The Compensation Committee has sole authority to retain and terminate a compensation consultant to assist in the evaluation of CEO or senior executive compensation. Since October 2007, the Committee has retained Pearl Meyer & Partners (“Pearl Meyer”) as its independent compensation consultant. Pearl Meyer does not provide any other services to the Company and the Compensation Committee has determined, based on its assessment of the relevant factors set forth in the applicable SEC rules, that Pearl Meyer’s work for the Compensation Committee does not raise any conflict of interest.

The consultant compiles information regarding the components and mix (short-term/long-term; fixed/variable; cash/equity) of the executive compensation programs of the Company and its peer group (see page 17 of this proxy statement for further detail regarding the peer group), analyzes the relative performance of the Company and the peer group with respect to the financial metrics used in the programs, and provides advice to the Compensation Committee regarding the Company’s programs. The consultant also provides information regarding emerging trends and best practices in executive compensation.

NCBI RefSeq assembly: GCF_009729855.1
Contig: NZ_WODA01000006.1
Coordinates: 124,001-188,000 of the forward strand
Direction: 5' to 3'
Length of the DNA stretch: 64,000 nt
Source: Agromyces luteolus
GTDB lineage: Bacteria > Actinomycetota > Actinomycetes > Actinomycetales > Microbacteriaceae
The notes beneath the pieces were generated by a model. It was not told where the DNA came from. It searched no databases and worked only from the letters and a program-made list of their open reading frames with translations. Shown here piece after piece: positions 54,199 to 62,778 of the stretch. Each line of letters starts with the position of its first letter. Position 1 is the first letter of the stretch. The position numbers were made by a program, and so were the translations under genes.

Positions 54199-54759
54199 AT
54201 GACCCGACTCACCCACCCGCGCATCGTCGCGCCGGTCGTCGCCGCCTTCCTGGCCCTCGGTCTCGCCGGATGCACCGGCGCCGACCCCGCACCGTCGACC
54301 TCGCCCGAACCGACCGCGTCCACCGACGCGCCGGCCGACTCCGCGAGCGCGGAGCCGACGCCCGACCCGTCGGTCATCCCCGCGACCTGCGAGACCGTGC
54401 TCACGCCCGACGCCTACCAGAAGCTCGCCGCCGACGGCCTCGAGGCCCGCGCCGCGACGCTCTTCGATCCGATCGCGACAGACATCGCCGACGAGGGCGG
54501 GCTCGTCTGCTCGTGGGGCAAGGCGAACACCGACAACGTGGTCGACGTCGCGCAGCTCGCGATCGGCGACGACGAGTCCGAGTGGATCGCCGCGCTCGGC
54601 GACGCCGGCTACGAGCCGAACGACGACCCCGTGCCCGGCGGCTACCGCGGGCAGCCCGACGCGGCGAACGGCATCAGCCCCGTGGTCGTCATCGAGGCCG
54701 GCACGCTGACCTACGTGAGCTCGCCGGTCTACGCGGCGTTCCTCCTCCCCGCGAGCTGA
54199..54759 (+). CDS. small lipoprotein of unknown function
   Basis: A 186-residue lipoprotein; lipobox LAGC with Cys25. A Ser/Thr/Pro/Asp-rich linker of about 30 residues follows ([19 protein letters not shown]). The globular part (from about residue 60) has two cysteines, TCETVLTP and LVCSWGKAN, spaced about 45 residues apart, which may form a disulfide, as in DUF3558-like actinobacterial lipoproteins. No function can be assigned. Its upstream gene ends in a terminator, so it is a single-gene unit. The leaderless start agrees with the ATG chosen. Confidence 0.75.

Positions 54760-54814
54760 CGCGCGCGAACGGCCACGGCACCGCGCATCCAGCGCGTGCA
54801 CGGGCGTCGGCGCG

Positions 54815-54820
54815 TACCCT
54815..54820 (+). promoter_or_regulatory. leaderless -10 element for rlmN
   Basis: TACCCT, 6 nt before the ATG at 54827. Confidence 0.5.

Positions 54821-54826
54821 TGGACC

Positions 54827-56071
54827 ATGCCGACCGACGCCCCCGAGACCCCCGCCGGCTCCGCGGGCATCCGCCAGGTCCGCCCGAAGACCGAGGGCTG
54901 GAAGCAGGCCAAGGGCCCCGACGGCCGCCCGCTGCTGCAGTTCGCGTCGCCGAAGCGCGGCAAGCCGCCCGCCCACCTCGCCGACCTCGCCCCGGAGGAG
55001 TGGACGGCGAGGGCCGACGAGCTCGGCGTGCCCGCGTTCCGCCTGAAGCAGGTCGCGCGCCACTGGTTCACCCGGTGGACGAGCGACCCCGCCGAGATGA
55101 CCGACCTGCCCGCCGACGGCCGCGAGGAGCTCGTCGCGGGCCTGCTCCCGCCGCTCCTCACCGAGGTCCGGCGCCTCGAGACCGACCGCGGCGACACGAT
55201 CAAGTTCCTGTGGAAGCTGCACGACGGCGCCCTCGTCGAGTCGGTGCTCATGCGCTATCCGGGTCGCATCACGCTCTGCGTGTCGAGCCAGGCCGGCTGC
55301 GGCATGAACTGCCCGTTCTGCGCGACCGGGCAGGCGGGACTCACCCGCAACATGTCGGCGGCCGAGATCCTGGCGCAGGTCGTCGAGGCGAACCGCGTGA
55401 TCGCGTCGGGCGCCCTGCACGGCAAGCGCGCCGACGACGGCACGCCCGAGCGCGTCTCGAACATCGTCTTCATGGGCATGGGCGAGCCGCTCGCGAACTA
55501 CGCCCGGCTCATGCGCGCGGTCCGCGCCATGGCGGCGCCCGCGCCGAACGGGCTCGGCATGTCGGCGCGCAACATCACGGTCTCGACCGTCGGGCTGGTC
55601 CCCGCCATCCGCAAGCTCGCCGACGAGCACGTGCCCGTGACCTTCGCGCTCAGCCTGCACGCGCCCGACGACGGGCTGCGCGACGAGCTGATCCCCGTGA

The consultant retained by the Compensation Committee reports to the Compensation Committee Chair and has direct access to Committee members. The consultant periodically meets with members of the Committee either in person or by telephone.

Nominating and Corporate Governance Committee

The Nominating and Corporate Governance Committee is responsible for identifying persons qualified to serve as members of the Board, recommending to the Board persons to be nominated by the Board for election as directors at the annual meeting of stockholders and persons to be elected by the Board to fill any vacancies, and recommending to the Board the directors to be appointed to each of its committees. In addition, the Nominating and Corporate Governance Committee is responsible for developing and recommending to the Board a set of corporate governance guidelines applicable to the Company (as well as reviewing and reassessing the adequacy of such guidelines as it deems appropriate from time to time) and overseeing the annual self-evaluation of the Board.